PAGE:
Simple and effective, as most clever things are. I don't know why I didn't htink to ask this, but I didn't.
THE SOCIAL RIGHT AND GAYS: My debate with David Blankenhorn on the matter of marriage rights is now posted. In many ways, I think the most telling part of the conversation was at the very end. Blankenhorn was asked a simple question by a member of the audience: since you oppose marriage rights for gay couples, what do you support for them? What's amazing is that after decades of thinking about marriage and several years mulling the issue of marriage for gays, David still had no answer. Frum has no answer. Gallagher has no answer. Kurtz has no answer. I have to say I find this quite extraordinary. It is as extraordinary as the social right's complete indifference to the revolution in gay culture and society these past two decades. I just read Rick Santorum's book about conservatism and the "common good." It's better than I expected and has many pages devoted to excluding gay couples from civil marriage. But again: I could find no practical, constructive suggestion from Santorum on what he believes should be our civil policy toward gay couples. Should they be deterred from settling down? Should they be encouraged to make faithful commitments? Should their households, when they include offspring, be legally protected? Silence. Nada. Zip. The "common good" does not include gay people or their kids. For much of the social right, homosexuals simply do not exist. Our reality is so threatening to them that they cannot even begin to construct a viable social policy toward us. And that's why they're losing this debate. In many ways, they haven't even joined it.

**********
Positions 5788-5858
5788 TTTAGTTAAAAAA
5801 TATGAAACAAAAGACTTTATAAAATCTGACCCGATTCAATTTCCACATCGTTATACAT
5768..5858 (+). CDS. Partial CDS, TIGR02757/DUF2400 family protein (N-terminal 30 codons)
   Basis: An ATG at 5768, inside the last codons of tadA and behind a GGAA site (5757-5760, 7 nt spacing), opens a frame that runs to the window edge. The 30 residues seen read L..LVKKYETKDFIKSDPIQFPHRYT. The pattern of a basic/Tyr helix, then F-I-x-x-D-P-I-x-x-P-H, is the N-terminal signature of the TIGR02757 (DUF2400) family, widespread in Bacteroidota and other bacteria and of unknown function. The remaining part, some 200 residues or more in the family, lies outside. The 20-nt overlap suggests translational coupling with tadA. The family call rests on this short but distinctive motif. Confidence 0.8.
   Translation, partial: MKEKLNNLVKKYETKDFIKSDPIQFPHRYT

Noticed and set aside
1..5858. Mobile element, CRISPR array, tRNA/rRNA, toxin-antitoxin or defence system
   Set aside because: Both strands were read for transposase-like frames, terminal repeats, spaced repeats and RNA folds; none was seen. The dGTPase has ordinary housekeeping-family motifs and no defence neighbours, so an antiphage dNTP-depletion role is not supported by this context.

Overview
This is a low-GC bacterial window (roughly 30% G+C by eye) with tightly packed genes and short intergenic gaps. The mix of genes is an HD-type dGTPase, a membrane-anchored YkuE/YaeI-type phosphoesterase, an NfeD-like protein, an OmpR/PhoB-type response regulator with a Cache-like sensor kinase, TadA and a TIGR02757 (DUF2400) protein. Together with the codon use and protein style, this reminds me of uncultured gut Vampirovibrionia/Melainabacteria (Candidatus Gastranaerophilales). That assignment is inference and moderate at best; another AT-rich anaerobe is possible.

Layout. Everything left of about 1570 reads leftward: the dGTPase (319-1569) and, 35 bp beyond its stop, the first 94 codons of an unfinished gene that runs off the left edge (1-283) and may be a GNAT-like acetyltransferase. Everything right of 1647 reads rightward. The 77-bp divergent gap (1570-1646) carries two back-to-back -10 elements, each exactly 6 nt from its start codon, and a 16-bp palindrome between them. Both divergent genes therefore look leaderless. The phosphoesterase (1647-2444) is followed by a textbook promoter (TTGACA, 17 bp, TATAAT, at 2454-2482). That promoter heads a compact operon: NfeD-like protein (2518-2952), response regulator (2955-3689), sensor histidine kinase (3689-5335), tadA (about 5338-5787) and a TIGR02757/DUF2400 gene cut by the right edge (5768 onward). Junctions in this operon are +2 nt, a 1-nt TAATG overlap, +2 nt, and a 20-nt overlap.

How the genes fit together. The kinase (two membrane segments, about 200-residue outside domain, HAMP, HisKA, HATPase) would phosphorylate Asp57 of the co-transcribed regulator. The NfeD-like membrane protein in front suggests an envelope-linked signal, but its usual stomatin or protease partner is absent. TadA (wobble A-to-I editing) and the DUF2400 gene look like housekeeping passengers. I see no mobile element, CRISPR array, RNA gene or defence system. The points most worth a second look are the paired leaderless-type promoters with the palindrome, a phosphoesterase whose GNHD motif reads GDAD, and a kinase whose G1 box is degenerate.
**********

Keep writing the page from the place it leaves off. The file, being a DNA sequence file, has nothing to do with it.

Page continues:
The Right can't simply come out and say, "stop existing", it's too late for that and anyone with a modicum of decency would be turned off. No, they can't answer because, like similar folk on the Left, the truth is unspeakable. Like their tutors on the Left, it's better to make some seemingly positive social policies (and damn the consequences) and quickly change the subject.

The 5 most dangerous words in the English Language are still: